This promotional video is the brainchild of Serge Akl, the director of the Tourism Office of Lebanon in Paris, and a direct result of his collaboration with Minister Michel Pharaon who gave this issue his personal attention. As Serge describes it, the video has a double objective:
- Showcasing the availability of local professionals and skilled crews that can effortlessly take on projects and execute them as per international standards,
- And promoting Lebanon as a filmmaking destination; From the snowcapped mountain peaks to the narrow streets of Beirut, the video’s stunning visuals shows off the diverse landscapes that Lebanon has to offer, and this desire to show the multifaceted nature of the country as a filming destination comes across loud and clear.
Serge admits that the French market is one of their main targets, but it isn’t their only focus. “Lebanon’s only coproduction agreement is with France, it is a natural thing that this video targets the French market and French filmmakers, but obviously we don’t want to limit ourselves. We are very interested in attracting other filming teams from other European countries, but we are not ruling out the possibility of securing deals with the American markets.
For the video, Serge was able to secure the help of a number of the most highly regarded people working in the film industry, who enthused at length about the benefits of filming in the country, and how it differs from other Middle Eastern and North African regions. Notable names include, Pierre Sarraf from Né à Beyrouth, Maya De Freige, the president of Fondation Liban Cinéma and Lara Karam Chekerdjian from Ginger Beirut Productions. In a testament to the country as a viable location, the video also features French filmmaker Robert Guédiguian who has had experience filming in Lebanon.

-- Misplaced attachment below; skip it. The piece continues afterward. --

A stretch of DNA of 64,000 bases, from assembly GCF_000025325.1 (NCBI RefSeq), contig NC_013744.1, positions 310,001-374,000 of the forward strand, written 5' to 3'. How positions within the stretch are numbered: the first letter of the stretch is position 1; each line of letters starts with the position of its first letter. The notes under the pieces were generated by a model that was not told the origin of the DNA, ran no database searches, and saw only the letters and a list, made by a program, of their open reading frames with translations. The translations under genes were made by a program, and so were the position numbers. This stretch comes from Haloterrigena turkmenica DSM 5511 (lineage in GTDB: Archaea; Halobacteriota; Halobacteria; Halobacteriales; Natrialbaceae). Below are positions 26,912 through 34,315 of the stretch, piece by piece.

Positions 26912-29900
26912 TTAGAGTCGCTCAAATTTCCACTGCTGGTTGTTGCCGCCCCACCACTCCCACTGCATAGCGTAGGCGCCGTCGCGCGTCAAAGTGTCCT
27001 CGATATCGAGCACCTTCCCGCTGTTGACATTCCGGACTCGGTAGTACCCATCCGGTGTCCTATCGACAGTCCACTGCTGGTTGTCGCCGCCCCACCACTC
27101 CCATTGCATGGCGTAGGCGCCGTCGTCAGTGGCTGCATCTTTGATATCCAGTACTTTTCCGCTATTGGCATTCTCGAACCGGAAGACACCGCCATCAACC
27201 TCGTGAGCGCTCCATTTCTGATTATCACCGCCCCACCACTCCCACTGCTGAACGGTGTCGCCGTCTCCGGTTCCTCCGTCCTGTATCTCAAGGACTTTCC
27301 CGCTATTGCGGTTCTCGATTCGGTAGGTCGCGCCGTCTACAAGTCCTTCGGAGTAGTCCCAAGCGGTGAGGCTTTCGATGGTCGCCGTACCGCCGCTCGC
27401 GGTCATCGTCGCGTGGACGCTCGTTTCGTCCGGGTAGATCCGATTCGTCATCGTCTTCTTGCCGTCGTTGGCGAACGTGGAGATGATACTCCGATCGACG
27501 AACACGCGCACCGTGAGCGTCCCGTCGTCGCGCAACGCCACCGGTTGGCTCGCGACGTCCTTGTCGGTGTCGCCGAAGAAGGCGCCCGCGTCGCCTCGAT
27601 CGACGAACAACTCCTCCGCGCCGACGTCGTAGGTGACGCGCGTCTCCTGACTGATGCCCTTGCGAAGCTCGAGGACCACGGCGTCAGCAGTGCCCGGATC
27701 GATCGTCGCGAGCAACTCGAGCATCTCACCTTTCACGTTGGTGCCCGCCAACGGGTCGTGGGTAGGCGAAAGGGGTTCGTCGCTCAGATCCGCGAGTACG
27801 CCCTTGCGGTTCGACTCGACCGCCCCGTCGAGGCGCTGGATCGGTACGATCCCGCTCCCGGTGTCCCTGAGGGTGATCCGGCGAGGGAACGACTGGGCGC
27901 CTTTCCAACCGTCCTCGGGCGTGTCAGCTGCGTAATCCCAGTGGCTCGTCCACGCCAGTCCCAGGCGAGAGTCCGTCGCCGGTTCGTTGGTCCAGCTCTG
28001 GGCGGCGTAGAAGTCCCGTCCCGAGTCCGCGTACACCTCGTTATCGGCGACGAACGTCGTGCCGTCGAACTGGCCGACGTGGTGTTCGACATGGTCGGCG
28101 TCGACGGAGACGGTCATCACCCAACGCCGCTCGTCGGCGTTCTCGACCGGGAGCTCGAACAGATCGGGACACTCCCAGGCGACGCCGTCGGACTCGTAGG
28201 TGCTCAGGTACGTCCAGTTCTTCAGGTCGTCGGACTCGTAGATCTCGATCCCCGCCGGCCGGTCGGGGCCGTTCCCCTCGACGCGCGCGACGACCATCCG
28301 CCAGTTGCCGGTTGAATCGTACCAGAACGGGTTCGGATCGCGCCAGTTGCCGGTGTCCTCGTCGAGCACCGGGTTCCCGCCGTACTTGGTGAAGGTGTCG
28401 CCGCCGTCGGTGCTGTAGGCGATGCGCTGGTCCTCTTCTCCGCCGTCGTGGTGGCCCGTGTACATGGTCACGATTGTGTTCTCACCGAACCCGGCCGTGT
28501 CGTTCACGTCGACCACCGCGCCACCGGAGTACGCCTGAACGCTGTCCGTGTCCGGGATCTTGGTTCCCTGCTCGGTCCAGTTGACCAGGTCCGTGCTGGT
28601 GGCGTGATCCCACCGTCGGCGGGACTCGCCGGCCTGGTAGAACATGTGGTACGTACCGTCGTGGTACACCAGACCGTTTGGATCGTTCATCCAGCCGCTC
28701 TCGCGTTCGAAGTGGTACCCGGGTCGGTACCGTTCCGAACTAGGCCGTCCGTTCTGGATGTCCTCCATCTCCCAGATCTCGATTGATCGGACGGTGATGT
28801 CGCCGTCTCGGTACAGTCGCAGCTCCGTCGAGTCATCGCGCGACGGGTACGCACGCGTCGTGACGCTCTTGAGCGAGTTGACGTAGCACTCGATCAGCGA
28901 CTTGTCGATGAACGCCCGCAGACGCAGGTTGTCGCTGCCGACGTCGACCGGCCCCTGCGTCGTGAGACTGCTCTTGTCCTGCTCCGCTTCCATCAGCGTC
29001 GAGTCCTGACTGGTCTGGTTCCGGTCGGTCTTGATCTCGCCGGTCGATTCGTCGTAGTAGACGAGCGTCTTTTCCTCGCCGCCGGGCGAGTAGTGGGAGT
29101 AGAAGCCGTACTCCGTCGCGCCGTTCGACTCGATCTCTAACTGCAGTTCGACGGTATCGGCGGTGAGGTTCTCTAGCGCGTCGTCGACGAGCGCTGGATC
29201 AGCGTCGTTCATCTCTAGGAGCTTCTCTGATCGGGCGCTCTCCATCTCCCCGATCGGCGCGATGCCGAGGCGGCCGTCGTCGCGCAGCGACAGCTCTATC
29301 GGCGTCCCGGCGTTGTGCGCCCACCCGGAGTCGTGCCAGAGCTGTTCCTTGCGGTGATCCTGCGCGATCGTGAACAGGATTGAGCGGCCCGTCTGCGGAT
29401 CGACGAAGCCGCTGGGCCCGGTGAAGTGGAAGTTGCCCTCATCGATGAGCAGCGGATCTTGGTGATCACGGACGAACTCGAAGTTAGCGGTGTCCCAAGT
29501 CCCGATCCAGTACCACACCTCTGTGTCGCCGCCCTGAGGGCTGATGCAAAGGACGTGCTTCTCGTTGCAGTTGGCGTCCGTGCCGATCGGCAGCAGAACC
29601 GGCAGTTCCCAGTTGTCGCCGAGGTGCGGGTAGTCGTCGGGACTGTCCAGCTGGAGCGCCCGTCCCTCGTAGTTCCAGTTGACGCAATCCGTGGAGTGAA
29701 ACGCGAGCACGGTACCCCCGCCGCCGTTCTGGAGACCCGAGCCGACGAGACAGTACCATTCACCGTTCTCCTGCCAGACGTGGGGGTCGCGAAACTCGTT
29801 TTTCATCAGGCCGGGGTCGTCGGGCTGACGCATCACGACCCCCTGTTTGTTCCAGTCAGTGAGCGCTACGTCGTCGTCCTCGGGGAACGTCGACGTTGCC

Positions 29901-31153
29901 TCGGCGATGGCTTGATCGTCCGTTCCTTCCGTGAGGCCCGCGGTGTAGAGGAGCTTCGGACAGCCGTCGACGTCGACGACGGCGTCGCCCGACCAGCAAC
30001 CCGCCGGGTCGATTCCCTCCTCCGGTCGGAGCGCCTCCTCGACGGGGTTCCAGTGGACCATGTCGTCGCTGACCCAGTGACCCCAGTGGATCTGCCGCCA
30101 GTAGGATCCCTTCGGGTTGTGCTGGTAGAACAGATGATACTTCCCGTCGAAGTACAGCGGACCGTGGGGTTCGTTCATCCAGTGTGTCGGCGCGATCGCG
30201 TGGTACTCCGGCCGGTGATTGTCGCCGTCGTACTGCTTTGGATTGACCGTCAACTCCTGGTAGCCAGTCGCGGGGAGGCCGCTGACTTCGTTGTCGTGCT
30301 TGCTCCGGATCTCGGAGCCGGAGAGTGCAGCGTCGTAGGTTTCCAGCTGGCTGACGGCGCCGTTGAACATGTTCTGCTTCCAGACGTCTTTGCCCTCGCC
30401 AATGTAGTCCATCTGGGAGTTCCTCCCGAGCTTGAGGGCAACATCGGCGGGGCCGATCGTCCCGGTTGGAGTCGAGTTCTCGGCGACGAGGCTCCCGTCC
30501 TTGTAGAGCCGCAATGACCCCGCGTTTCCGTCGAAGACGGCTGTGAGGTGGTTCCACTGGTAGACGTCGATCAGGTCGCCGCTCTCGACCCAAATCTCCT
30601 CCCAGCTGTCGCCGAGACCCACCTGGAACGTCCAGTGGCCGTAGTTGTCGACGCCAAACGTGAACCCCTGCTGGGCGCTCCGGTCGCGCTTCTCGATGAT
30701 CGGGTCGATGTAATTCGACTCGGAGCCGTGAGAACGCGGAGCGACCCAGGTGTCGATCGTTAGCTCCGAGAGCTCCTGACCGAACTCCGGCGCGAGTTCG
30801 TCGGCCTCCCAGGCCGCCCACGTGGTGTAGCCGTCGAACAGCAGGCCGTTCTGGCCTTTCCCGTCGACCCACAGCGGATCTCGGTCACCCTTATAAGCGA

Last but not least, the video is also just one additional component in a much larger machine: The Lebanese film industry has no desire to explode onto the world stage, but rather to earn a place on it with steady and well-considered progress. “The aim is not to move towards the French system that’s particular to France, nor is it to import the British or American systems. Our goal is to build our own structure from scratch to help filmmakers and artists that need a hand”, says Serge.
by Hugo Goodridge